Washington, DC– A team of Carnegie scientists has discovered three giant planets in a binary star system composed of stellar ''twins'' that are also effectively siblings of our Sun. One star hosts two planets and the other hosts the third. The system represents the smallest-separation binary in which both stars host planets that has ever been observed. The findings, which may help explain the influence that giant planets like Jupiter have over a solar system's architecture, have been accepted for publication in The Astronomical Journal.
New discoveries coming from the study of exoplanetary systems will show us where on the continuum of ordinary to unique our own Solar System's layout falls. So far, planet hunters have revealed populations of planets that are very different from what we see in our Solar System. The most-common exoplanets detected are so-called super-Earths, which are larger than our planet but smaller than Neptune or Uranus. Given current statistics, Jupiter-sized planets seem fairly rare–having been detected only around a small percentage of stars.
This is of interest because Jupiter's gravitational pull was likely a huge influence on our Solar System's architecture during its formative period. So the scarcity of Jupiter-like planets could explain why our home system is different from all the others found to date.
The new discovery from the Carnegie team is the first exoplanet detection made based solely on data from the Planet Finder Spectrograph–developed by Carnegie scientists and mounted on the Magellan Clay Telescopes at Carnegie's Las Campanas Observatory. PFS is able to find large planets with long-duration orbits or orbits that are very elliptical rather than circular, including the new trio of planets discovered in this `"twin'" star study. This special capability comes from the long observing baseline of PFS; it has been taking observations for six years.
Led by Johanna Teske, the team included a number of Carnegie scientists from both the Department of Terrestrial Magnetism in Washington, DC, and the Carnegie Observatories in Pasadena, CA, as well as Steve Vogt of the University of California Santa Cruz.
"We are trying to figure out if giant planets like Jupiter often have long and, or eccentric orbits," Teske explained. "If this is the case, it would be an important clue to figuring out the process by which our Solar System formed, and might help us understand where habitable planets are likely to be found."
The twin stars studied by the group are called HD 133131A and HD 133131B. The former hosts two moderately eccentric planets, one of which is, at a minimum, about 1 and a half times Jupiter's mass and the other of which is, at a minimum, just over half Jupiter's mass. The latter hosts one moderately eccentric planet with a mass at least 2.5 times Jupiter's.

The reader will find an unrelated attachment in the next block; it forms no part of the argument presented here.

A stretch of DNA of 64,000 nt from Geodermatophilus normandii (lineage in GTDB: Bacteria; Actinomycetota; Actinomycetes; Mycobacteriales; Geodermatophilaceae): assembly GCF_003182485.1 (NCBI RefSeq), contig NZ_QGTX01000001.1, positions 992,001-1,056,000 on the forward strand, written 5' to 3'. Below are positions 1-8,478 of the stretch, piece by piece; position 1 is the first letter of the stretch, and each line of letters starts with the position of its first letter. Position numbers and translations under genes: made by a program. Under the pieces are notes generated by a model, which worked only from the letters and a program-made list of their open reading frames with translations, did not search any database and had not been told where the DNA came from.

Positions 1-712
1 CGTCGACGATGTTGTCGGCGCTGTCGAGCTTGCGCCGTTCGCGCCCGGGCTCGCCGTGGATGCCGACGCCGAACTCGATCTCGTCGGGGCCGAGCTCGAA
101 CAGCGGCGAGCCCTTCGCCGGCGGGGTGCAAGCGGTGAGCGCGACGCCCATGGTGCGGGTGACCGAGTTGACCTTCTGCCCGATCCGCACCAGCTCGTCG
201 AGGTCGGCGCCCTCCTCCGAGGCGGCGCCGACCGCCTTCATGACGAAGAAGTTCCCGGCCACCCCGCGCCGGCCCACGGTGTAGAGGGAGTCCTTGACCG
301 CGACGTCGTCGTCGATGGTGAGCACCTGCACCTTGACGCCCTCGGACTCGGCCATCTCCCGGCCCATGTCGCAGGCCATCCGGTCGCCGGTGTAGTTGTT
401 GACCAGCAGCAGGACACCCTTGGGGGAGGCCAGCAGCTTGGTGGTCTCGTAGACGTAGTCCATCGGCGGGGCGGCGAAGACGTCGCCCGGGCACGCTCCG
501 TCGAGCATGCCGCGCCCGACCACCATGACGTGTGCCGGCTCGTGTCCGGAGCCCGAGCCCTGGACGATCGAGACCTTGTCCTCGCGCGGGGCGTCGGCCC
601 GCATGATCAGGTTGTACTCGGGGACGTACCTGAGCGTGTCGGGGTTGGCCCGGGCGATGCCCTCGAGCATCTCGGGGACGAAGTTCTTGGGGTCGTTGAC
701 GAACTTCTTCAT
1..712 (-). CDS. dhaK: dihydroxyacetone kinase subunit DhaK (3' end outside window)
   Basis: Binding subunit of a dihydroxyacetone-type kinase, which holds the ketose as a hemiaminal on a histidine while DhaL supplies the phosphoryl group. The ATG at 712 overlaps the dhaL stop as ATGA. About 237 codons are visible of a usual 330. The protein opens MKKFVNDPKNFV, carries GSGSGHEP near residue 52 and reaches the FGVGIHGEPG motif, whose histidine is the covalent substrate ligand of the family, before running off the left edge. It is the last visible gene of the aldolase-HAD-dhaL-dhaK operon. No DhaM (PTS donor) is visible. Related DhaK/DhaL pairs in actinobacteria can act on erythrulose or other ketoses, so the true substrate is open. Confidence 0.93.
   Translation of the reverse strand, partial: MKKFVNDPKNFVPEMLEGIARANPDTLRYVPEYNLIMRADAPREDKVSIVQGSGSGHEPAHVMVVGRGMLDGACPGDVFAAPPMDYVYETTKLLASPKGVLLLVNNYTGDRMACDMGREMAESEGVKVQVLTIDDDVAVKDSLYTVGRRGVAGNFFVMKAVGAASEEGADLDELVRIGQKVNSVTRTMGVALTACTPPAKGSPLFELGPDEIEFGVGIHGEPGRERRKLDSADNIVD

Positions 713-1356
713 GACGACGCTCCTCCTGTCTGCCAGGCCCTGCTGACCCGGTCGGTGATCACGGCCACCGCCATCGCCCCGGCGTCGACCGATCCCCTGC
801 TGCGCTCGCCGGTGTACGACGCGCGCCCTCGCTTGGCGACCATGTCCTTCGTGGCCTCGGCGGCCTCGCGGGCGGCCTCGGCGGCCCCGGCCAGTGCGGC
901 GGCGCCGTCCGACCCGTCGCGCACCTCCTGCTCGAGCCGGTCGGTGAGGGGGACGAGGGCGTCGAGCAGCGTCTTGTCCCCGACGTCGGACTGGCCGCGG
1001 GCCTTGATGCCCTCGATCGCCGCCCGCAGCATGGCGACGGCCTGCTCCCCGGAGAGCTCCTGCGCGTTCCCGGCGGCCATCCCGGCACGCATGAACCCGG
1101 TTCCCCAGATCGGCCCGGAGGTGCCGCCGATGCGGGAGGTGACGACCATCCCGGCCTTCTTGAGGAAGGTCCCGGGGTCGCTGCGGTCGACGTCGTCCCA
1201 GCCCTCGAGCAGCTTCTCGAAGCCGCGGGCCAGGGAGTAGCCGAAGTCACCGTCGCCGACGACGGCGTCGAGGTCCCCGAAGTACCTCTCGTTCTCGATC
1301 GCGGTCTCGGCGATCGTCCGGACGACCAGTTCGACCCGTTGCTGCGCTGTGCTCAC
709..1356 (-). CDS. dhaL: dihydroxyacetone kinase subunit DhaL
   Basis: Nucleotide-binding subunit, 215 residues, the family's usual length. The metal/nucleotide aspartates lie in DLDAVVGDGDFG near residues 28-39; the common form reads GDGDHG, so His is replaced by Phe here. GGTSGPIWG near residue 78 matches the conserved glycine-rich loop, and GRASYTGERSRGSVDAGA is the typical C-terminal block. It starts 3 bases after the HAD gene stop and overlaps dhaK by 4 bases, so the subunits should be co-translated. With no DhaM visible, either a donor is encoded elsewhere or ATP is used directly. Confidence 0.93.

The two stars themselves are separated by only 360 astronomical units (AU). One AU is the distance between the Earth and the Sun. This is extremely close for twin stars with detected planets orbiting the individual stars. The next-closest binary system that hosts planets is comprised of two stars that are about 1,000 AU apart.
The system is even more unusual because both stars are "metal poor," meaning that most of their mass is hydrogen and helium, as opposed to other elements like iron or oxygen. Most stars that host giant planets are "metal rich." Only six other metal-poor binary star systems with exoplanets have ever been found, making this discovery especially intriguing.
Adding to the intrigue, Teske used very precise analysis to reveal that the stars are not actually identical "twins" as previously thought, but have slightly different chemical compositions, making them more like the stellar equivalent of fraternal twins.
This could indicate that one star swallowed some baby planets early in its life, changing its composition slightly. Alternatively, the gravitational forces of the detected giant planets that remained may have had a strong effect on fully-formed small planets, flinging them in towards the star or out into space.
"The probability of finding a system with all these components was extremely small, so these results will serve as an important benchmark for understanding planet formation, especially in binary systems," Teske explained.
The other members of Teske's team were Carnegie's Stephen Shectman, Matías Díaz, Paul Butler, Jeffrey Crane, and Pamela Arriagada.
This work was funded by NASA, CONICYT-PFCHA/Doctorado Nacional Chile, and the Carnegie Institution for Science.
The research made use of the SIMBAD database, operated at CDS in Strasbourg, France, and the Exoplanet Orbit Database and Exoplanet Data Explorer at exoplanets.org.
The Carnegie Institution for Science is a private, nonprofit organization headquartered in Washington, D.C., with six research departments throughout the U.S. Since its founding in 1902, the Carnegie Institution has been a pioneering force in basic scientific research. Carnegie scientists are leaders in plant biology, developmental biology, astronomy, materials science, global ecology, and Earth and planetary science.